- Felicity Huffman was sentenced on Friday to 14 days in prison for her role in the college-admissions scandal.
- Before her sentencing, speculation had run rampant over whether Huffman would spend any time at all behind bars — and, if so, whether she would do her time at a jail or a prison.
- Though the terms “jail” and “prison” are often used interchangeably, there’s a difference between the two.
- For instance, jails are usually run by local authorities and hold inmates before trial or sentencing. Prisons, meanwhile, are run by state and federal authorities, and are designed for long-term, post-sentencing detention.
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The actor Felicity Huffman became the first person sentenced in the college-admissions scandal, after a federal judge on Friday gave her 14 days in prison.
Her sentence also includes a $30,000 fine, supervised release for a year, and 250 hours of community service.
Before her sentencing, speculation had run rampant over whether Huffman would spend any time at all behind bars — and, if so, whether she would do her time at a jail or a prison.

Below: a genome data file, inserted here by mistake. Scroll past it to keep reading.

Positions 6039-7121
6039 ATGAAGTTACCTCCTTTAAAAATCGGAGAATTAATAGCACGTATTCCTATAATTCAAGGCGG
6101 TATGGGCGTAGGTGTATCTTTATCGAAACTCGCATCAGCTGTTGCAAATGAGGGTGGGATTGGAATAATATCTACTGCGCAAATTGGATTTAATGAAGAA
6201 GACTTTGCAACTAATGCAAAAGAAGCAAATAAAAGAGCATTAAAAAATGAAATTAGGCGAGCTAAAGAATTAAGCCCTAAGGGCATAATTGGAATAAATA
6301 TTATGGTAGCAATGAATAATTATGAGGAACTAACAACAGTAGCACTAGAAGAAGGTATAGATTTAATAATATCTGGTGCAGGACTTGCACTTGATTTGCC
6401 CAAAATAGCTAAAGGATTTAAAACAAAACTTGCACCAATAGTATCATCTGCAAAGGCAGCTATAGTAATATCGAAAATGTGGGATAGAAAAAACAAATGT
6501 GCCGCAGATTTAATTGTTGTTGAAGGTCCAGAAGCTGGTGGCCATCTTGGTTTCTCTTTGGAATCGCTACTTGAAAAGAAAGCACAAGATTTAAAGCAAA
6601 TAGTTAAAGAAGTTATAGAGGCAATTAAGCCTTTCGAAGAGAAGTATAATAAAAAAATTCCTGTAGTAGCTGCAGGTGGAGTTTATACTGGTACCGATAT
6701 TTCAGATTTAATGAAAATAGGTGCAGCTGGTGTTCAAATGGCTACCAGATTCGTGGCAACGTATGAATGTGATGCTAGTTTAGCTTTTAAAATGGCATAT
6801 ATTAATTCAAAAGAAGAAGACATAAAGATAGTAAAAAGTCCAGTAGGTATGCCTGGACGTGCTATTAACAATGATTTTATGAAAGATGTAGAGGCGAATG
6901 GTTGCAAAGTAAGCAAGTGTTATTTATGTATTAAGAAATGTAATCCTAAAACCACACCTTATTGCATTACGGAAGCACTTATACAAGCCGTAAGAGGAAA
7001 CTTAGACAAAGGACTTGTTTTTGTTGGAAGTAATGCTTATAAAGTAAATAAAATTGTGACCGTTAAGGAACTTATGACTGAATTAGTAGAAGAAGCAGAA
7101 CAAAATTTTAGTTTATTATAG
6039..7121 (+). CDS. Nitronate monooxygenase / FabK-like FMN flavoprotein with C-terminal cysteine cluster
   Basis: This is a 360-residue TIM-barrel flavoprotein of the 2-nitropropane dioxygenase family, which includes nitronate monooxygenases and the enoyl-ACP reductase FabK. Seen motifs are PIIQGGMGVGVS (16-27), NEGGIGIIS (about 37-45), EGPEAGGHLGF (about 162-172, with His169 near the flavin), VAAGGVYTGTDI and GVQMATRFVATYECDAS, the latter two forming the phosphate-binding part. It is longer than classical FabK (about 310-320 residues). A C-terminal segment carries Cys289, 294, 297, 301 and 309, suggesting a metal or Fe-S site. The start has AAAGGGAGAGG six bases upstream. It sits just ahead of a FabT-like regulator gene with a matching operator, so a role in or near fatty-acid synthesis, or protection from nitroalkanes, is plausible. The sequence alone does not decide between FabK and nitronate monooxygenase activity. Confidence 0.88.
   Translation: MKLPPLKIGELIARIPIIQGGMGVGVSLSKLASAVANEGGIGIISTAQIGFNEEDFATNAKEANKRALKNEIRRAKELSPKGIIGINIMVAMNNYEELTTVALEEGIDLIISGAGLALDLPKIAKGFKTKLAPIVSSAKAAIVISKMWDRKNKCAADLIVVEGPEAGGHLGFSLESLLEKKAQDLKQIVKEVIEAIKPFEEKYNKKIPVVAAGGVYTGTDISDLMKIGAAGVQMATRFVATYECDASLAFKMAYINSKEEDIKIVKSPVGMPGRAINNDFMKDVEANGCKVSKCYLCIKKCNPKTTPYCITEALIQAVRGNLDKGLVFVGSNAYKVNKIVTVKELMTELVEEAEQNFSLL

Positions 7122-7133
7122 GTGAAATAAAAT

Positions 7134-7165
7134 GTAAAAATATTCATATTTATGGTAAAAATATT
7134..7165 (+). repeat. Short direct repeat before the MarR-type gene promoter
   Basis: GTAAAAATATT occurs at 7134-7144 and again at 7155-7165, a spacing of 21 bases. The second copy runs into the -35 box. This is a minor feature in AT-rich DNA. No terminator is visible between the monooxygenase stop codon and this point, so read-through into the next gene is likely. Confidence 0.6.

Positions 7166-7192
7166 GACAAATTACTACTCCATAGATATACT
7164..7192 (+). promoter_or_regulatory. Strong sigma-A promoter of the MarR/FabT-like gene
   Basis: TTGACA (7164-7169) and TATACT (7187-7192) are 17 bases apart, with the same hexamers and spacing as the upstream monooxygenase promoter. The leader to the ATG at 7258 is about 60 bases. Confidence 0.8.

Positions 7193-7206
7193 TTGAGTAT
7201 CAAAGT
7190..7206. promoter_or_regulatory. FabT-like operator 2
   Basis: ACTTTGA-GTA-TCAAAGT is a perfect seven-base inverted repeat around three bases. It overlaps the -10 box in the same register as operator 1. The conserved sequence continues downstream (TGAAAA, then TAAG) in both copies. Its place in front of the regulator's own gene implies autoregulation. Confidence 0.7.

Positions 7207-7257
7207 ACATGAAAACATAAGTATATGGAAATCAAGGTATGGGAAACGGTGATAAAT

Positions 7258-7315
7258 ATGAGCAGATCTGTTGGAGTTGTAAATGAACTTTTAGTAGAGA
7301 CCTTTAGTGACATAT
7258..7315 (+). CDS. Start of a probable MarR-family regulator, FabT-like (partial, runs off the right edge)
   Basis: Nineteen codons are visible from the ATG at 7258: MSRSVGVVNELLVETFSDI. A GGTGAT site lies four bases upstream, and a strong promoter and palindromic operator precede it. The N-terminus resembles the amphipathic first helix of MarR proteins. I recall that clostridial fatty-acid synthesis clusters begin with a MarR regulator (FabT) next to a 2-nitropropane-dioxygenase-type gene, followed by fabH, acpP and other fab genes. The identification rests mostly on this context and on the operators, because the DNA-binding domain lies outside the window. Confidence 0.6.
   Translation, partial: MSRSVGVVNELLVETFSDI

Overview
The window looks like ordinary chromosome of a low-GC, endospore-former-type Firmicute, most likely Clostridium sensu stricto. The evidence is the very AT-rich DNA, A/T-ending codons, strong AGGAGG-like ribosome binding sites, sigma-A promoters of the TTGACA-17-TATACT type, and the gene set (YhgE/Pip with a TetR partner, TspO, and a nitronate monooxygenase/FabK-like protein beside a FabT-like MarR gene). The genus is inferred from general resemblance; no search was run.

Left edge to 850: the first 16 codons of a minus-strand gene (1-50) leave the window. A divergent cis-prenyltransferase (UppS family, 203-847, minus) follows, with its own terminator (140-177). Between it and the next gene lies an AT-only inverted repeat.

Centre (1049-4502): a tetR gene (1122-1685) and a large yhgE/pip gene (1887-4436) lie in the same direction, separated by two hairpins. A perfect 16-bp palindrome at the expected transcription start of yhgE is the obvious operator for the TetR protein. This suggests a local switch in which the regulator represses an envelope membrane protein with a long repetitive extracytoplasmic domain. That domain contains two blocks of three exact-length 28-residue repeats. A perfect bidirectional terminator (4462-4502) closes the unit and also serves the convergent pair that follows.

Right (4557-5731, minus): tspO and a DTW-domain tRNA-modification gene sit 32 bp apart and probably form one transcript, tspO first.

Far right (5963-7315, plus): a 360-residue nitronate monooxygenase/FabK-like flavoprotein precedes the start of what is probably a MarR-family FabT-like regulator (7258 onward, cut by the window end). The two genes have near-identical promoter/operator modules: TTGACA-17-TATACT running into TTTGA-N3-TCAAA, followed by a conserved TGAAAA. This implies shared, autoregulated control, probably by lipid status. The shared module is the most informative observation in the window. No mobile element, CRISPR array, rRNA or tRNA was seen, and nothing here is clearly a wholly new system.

The judge said Friday that Huffman must report to “a facility designated by the Bureau of Prisons” on October 25, so it’s still unclear exactly what facility Huffman will do time in.
Though the terms “jail” and “prison” are often used interchangeably, there’s a difference between the two. According to the Bureau of Justice Statistics, jails are run by local authorities such as cities or counties, and are typically used as holding facilities for inmates before trial or sentencing.
Though defendants can be sentenced to jail time rather than prison time, that type of sentence usually only occurs when people are convicted of misdemeanor crimes where the sentences last less than a year, according to BJS.
Prisons, meanwhile, are run by state and federal authorities, and are designed for long-term detention. People sentenced to prison time are often convicted of felonies, rather than misdemeanors, and receive sentences longer than a year.
As far as conditions go, jails and prisons across the country can run the gamut. Though jails are sometimes viewed as safer or more preferable than prisons, recent reports indicate that’s not always the case.
For instance, The Sacramento Bee and ProPublica recently reported that California made sweeping reforms to its prison system in 2011 in an effort to reduce its prison population. That change eventually resulted in a surge of violent inmates being sent to county jails rather than state prisons.
The Los Angeles Times similarly reported in May that across the state, some inmates have begun begging to be sent to prison rather than spend more time in county jails.